I mostly picked this up for the title and the cover. The artwork has the same angular creepiness as the Hellboy comics (as you'd expect from Mike Mignola), and, well, how can you not want to know the story behind Father Gaetano's Puppet Catechism? The plot's not bad, but the characters never quite grabbed me. I should feel for the children orphaned by WWII, the young priest struggling under the weight of his responsibilities, the veteran nun looking after her charges...and when hints of puppets m I mostly picked this up for the title and the cover. The artwork has the same angular creepiness as the Hellboy comics (as you'd expect from Mike Mignola), and, well, how can you not want to know the story behind Father Gaetano's Puppet Catechism? The plot's not bad, but the characters never quite grabbed me. I should feel for the children orphaned by WWII, the young priest struggling under the weight of his responsibilities, the veteran nun looking after her charges...and when hints of puppets moving on their own start dropping, I should feel more creeped out. But the treatment isn't quite subtle enough. Too much telling, not enough showing. The themes of religious faith, free will, and the relationship between creator and creature would have been like candy to me in my teens. But the authors lay these on a little too thick. It's a shame, because the storyline would take care of this on its own. The novella probably could have been a short story, and more effective.

  6. 5 out of 5

    Christopher

    Loved it. Won on a Goodreads giveaway and very delightfully surprised at how enjoyable it was. I'm guessing most people would know the authors right away as the ones who did Hellboy and other popular comics but since I've never been a fan of that genre, I went in without any preconceptions. You know from the beginning (especially if you've read the back cover) what the basic story is, and there's really no surprises to it: a priest, some nuns, some orphans, and a box of puppets - only so many di Loved it. Won on a Goodreads giveaway and very delightfully surprised at how enjoyable it was. I'm guessing most people would know the authors right away as the ones who did Hellboy and other popular comics but since I've never been a fan of that genre, I went in without any preconceptions. You know from the beginning (especially if you've read the back cover) what the basic story is, and there's really no surprises to it: a priest, some nuns, some orphans, and a box of puppets - only so many directions to go from there. The pleasure was in the telling. Very well written and the characters are actual and believable three-dimensional figures with color and life given to them that really fills out the story, and the same goes for the puppets. The story itself is not terribly frightening but enough tension builds to still keep you on the edge of your seat until the very end. A very good pre-Halloween read.

  7. 5 out of 5

    Mommacat

    This dark fiction novella needed a lotta splainin' to this non-catholic gal here. And even tho I'm not religious, I like the stories that blend religion and horror. But more than half of this novella by two kickass authors built up the religious theme (I get it now!) before winding down to the scary stuff. I liked it, I just wish there had been more of it. For you Catholics, it might present some questions. I don't know. Who am I to say? But my final rating was 3 1/2 stars and a recommend if this This dark fiction novella needed a lotta splainin' to this non-catholic gal here. And even tho I'm not religious, I like the stories that blend religion and horror. But more than half of this novella by two kickass authors built up the religious theme (I get it now!) before winding down to the scary stuff. I liked it, I just wish there had been more of it. For you Catholics, it might present some questions. I don't know. Who am I to say? But my final rating was 3 1/2 stars and a recommend if this sounds like your thing.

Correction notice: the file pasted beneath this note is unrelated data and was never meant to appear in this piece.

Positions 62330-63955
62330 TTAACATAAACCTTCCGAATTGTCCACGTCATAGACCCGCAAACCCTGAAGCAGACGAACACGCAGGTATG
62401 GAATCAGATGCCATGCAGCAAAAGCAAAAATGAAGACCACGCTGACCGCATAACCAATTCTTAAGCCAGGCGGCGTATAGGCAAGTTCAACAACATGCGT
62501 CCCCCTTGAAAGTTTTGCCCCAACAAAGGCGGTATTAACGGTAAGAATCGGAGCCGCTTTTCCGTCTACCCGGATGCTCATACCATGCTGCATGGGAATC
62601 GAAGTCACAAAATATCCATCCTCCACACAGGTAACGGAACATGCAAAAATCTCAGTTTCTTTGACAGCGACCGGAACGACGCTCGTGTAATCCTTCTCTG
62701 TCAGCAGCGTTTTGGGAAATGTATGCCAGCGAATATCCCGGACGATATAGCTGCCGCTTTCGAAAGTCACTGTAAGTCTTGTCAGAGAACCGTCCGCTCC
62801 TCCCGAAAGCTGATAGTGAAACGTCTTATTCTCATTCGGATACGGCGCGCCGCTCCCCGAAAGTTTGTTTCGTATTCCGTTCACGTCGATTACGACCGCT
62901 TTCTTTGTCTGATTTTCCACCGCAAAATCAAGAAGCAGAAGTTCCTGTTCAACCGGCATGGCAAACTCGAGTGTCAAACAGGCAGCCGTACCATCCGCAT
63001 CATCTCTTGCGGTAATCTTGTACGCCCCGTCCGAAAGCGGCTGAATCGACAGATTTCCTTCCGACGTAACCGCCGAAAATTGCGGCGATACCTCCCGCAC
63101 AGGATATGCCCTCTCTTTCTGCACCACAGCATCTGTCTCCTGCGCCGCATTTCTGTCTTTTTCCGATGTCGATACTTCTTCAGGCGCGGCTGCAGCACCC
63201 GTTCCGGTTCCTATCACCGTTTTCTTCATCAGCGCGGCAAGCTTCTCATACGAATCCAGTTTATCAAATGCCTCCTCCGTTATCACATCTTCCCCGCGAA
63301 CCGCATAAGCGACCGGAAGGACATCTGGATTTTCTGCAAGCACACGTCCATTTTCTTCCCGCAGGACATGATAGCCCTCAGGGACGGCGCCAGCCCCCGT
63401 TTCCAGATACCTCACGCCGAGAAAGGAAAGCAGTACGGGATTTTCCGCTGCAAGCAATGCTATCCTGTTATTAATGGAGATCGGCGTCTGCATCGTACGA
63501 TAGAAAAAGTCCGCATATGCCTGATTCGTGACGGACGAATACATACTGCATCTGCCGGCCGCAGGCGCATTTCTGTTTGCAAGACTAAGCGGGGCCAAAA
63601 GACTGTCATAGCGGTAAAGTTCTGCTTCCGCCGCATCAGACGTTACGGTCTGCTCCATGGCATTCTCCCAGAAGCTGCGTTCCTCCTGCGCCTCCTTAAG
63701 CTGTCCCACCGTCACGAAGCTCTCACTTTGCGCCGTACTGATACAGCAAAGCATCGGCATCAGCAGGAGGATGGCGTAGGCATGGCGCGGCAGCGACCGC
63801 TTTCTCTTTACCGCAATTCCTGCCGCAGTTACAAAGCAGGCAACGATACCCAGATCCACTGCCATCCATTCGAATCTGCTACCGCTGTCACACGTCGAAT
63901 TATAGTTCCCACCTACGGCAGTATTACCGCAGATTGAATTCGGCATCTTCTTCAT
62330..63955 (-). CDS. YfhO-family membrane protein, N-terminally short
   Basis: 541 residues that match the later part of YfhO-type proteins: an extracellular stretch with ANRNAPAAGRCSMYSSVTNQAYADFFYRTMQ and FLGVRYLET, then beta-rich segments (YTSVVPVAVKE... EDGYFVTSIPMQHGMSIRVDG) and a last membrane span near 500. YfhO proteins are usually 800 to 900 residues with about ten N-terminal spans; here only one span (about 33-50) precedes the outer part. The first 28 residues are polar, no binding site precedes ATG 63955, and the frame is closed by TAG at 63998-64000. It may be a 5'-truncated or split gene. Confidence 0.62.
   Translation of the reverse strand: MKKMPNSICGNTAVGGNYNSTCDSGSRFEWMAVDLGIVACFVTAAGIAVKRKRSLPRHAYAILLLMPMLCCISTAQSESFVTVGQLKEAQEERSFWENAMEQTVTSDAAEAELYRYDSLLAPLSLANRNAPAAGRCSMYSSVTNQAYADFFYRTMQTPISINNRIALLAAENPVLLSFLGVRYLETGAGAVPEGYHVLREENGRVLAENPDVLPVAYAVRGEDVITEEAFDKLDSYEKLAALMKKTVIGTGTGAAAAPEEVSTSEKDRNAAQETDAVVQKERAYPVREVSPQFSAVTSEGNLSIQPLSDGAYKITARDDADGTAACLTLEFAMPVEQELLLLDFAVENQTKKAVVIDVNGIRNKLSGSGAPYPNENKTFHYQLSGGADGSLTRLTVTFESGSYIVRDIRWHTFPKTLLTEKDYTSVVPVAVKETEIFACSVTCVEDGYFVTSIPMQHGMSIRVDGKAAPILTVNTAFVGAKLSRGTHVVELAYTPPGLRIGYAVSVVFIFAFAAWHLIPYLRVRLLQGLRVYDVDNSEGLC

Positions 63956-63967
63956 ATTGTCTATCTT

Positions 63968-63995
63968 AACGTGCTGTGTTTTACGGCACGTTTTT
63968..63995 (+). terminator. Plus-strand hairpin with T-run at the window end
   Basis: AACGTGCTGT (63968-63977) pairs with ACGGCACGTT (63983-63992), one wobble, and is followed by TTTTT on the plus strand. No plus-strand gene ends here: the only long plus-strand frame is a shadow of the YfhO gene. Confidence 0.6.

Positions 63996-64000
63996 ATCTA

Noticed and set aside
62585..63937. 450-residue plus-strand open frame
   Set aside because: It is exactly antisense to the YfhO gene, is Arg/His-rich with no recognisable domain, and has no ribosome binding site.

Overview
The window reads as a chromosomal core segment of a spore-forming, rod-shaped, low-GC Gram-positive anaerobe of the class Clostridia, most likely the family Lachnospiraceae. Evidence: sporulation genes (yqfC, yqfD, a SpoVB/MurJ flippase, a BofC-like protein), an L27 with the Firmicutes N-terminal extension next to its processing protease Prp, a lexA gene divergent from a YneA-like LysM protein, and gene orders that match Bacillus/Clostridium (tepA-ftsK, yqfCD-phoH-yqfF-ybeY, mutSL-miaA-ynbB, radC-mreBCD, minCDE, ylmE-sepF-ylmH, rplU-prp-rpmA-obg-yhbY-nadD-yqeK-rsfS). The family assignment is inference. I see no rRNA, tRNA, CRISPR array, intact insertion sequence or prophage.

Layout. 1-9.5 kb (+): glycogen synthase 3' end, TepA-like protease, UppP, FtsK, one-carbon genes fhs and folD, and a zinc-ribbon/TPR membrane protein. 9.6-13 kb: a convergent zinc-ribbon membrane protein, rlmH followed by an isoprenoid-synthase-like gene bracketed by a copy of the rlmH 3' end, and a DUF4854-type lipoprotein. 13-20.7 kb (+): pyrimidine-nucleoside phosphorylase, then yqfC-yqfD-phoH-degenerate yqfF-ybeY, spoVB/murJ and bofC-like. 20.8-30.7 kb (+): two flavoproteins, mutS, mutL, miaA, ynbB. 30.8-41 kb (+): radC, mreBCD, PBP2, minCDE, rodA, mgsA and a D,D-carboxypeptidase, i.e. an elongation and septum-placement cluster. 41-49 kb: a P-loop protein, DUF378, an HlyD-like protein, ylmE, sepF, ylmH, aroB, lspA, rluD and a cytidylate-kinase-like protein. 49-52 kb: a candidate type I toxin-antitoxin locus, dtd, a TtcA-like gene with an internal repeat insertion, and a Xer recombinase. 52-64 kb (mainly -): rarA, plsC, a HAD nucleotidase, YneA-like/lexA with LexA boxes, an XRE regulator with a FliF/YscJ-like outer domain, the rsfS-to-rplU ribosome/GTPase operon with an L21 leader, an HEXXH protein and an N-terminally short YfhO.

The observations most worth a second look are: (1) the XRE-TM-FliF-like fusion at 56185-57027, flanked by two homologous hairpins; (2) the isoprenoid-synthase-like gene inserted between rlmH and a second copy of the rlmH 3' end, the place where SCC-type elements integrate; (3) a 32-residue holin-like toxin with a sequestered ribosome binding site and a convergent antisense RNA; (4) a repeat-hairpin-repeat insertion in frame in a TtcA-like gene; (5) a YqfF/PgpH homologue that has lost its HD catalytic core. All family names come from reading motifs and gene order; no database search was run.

8. 5 out of 5

    Joseph R.

    World War II Sicily is home to much hardship. The church of San Domenico has just lost its priest so young Father Gaetano is assigned. The parish rectory has been converted to an orphanage that is supported by nuns from the next-door convent. The children (a mixture of boys and girls) are taught by the nuns but catechism class falls to Father Gaetano. He has trouble connecting to the children until he discovers a puppet theater with plenty of puppets. A former caretaker left them behind. Most ch World War II Sicily is home to much hardship. The church of San Domenico has just lost its priest so young Father Gaetano is assigned. The parish rectory has been converted to an orphanage that is supported by nuns from the next-door convent. The children (a mixture of boys and girls) are taught by the nuns but catechism class falls to Father Gaetano. He has trouble connecting to the children until he discovers a puppet theater with plenty of puppets. A former caretaker left them behind. Most children are delighted to see them again, especially Sebastiano, who keeps the clown Pagliaccio as his favorite. He talks to the puppet at night when his roommates are asleep. The puppet talks back, but naturally only when children are around. While the clown is benign, the other puppets take to their roles a bit too literally. Father Gaetano transforms the puppets into biblical characters. Noah worries about the ark, David and Goliath fight. Things take a disastrous and macabre turn when Father Gaetano changes a puppet into Lucifer, who takes his role too seriously. The "puppets come alive" trope in horror has been done many times before. Even though it is familiar, the authors do a good job building tension and crafting a great finale to the story. I enjoyed that part very much. On the other hand, the theology is distractingly sketchy. The authors get some details wrong, like the scene where Father Gaetano is surprised by one of the puppets and takes the Lord's name in vain. Then he feels humiliated "at his breaking the Third Commandment." [p. 91] While different denominations in the Judeo-Christian tradition divide up Exodus 20 and Deuteronomy 5 differently, in the Catholic tradition, "You shall not take the name of the LORD your God in vain" is the second commandment, not the third. The nuns are called "Domenicans," which at first I thought was a made up order, though perhaps they are named after the Orphanage of San Domenico or the authors just don't know how to spell Dominicans. Father and the children have many discussions about free will but they are all superficial and unsatisfying. Worse yet, the discussions are barely connected to the puppet horror story, a missed opportunity. Mignola's occasional drawings (mostly of the puppets) are fun and do give a boost to the puppet horror theme. The ultimate fate of the characters (both human and mannequin) is exciting and satisfying. Some judicious editing and rewriting could have made this a great, rather than an average, book.